Fights in Tight Spaces

Fights in Tight Spaces

Mode 7 and Ground Shatter are behind Fights in Tight Spaces, a game where you use cards to determine your actions in a brawl.

The folks at Mode 7 and Ground Shatter were kind enough to share a copy of Fights in Tight Spaces with us so we could share our thoughts. The game follows Agent 11 as he/she completes training and then works to take down various groups that are deemed too dangerous, starting with the Deaths Head biker gang. Each turn players are given a hand of cards, each card has an action that allows them to combat their opponents. While travelling across the campaign map you must balance your damage output with your total health.

Overall the gameplay is simple to play but hard to master. Much comes down to luck of your draw and energy conservation to execute the combos you need to win. Through the map you will find locations to improve either your deck or your health. Improving either requires money earned by completing each location within a certain number of turns. Meaning the faster you defeat the enemies the more money you make. For new players this game is really difficult but as you earn more cards and money it becomes a bit easier in that regard. The difficulty quickly climbs to meet your improved skills though.

Controls are quit simple with just a simple click of the mouse or using Q and E to rotate your screen. Graphics are simple but crisp, allowing the combat to be fluid. Overall we found the game to be a solid worth the play. We’d even love to see it translated as it is into an actual tabletop game as well.

Destroy All Humans 2 Reprobed

Destroy All Humans

Crypto is back and this time he vows to Destroy All Humans, again!

Crypto is back and this time he vows to Destroy All Humans, again, in this remastered sequel to the remastered cult classic from THQ Nordic. The first game I had heard of but had no idea this sequel was released prior to being remastered, or reprobed as the name of the title suggests. I did some research on it while trying to recall the name of our grey alien bringer of chaos and came across the original release photos. Continuing off the story of the original game the mothership has crashed and it is up to Crypto to kill everyone and save the day. The story centers around tracking down the KGB as they further infiltrate the city and are responsible for shooting down the mothership.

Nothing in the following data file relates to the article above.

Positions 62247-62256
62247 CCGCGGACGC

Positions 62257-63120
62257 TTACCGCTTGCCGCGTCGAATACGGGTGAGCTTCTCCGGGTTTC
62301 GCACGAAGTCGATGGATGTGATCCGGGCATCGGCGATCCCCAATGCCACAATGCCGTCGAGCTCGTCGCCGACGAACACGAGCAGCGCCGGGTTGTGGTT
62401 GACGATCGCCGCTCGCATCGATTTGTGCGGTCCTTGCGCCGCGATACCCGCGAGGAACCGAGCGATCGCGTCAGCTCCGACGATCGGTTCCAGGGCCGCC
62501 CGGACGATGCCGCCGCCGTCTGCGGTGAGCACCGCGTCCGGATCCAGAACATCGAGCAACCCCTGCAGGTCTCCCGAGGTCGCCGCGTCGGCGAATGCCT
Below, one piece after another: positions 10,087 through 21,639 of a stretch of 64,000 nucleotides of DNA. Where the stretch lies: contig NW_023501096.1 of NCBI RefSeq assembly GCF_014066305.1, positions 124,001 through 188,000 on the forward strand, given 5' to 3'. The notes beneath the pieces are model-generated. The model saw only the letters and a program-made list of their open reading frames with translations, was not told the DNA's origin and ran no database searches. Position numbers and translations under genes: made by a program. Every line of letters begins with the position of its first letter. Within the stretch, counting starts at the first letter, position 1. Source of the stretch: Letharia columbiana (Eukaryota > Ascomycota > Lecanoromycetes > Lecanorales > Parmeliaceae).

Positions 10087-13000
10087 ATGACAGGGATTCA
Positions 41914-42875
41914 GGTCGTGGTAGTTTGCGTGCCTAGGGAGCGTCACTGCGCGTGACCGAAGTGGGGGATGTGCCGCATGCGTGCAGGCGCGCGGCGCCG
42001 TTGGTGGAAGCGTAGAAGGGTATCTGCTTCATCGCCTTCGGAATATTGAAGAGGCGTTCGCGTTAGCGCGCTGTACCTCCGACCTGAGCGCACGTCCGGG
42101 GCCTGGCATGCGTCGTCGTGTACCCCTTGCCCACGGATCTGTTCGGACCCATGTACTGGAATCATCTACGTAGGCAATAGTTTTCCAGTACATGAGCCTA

Gameplay is just as chaotic and hilarious as the original. Hijacking the bodies of citizens is just as hilarious as before and the ragdoll physics makes for a great time with the levitation ability. The dancing mode makes for a great escape that is hilarious to watch- you force enemies, civilians and even cars to dance under the dance lights that appear on the ground around them. Watching the cars dance along with them is hilarious. If you played the original or are looking for a game where mayhem and abductions are the frequent play type then this is a must purchase for you. We had a ton of fun on this title in both single player and co-op modes- fyi it’s even better if you make a drinking game out of it.

The Company Man

The Company Man

Jim is climbing the corporate ladder in The Company Man and it is up to you to get him to the top!

The Company Man is an action platformer from Leoful and Forust Studio that centers around Jim as he climbs the corporate ladder. This game is not just full, it is overflowing, with workplace and corporate based puns. Jokes about the accounting department being so boring it’s like time freezes are translated into an ice themed level where you have to fight the accountants and their manager. Each enemy you defeat essentially explodes and is fired from the company. After each boss fight you earn a new ability and return to the building’s lobby where you can purchase coffee or speak to the receptionist.

The stages themselves are quite easy to navigate, all the while commenting about normal corporate activities with a more literal meaning that can be attributed to combat. The boss fights however have a steep learning curve but a little patience and you will be able to spot their tells and defeat them in no time. Having worked in Corporate America for nearly a decade it makes this game even funnier. On top of the corporate humor game play is engaging and enjoyable with easy to master controls. This game is a gem I suggest you don’t sleep on.

Green Hell has made it’s way to the Xbox One!

Green Hell

Green Hell is an FPS survival horror game based in the uncharted jungles of the Amazon where you must survive physically and mentally.

Creepy Jar is an awesome name for a game developer and those same minds brought us their newest release, Green Hell. Green Hell was previously released on Steam years ago but we were not able to play it until it was ported over to the Xbox One and we recently received a copy for the purpose of this review.

The game itself feels quite unique, or at least I have yet to play anything that came before that had this same feel to it. Some of the mechanics are tried and true across many games but this particular recipe feels new and that is rare. Before playing the game and before even seeing images of the gameplay I saw there was a tabletop version of the game about to go on kickstarter so it gave me a different expectation of the gameplay. I thought that the game would be an isometric game where you had to navigate the Amazon to some unknown end (I literally went into this game without doing any research on the story) and was shocked when I loaded the game up for the first time and was greeted to a first person shooter styled experience.